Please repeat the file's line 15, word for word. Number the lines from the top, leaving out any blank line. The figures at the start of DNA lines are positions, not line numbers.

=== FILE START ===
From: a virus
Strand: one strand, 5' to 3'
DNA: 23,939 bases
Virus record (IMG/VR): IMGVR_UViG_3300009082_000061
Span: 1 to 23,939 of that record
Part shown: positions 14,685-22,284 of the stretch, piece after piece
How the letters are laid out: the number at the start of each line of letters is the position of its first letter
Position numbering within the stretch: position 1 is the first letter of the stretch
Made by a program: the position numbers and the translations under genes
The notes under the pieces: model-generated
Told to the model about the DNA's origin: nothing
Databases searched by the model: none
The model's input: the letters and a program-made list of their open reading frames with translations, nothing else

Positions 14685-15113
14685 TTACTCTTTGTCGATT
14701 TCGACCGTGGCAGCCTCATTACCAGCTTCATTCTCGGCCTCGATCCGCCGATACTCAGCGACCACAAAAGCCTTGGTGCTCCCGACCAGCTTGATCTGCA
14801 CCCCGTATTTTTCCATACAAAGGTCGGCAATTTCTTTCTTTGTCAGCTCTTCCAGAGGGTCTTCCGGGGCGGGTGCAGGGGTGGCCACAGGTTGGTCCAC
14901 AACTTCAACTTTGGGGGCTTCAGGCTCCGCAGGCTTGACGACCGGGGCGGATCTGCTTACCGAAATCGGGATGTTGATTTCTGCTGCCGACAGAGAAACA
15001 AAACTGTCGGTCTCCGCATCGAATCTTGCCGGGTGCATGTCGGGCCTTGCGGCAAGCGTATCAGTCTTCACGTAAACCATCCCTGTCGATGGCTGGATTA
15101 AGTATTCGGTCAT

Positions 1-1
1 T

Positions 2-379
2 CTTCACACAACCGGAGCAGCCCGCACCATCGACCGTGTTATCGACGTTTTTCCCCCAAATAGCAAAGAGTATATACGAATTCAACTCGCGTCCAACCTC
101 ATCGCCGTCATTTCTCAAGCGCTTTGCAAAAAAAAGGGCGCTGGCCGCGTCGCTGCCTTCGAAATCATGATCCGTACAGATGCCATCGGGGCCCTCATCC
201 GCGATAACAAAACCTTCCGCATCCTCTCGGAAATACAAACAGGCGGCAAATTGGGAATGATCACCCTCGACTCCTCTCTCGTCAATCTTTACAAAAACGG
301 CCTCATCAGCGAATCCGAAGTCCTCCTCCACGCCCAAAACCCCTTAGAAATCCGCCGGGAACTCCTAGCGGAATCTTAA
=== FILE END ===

14685 TTACTCTTTGTCGATT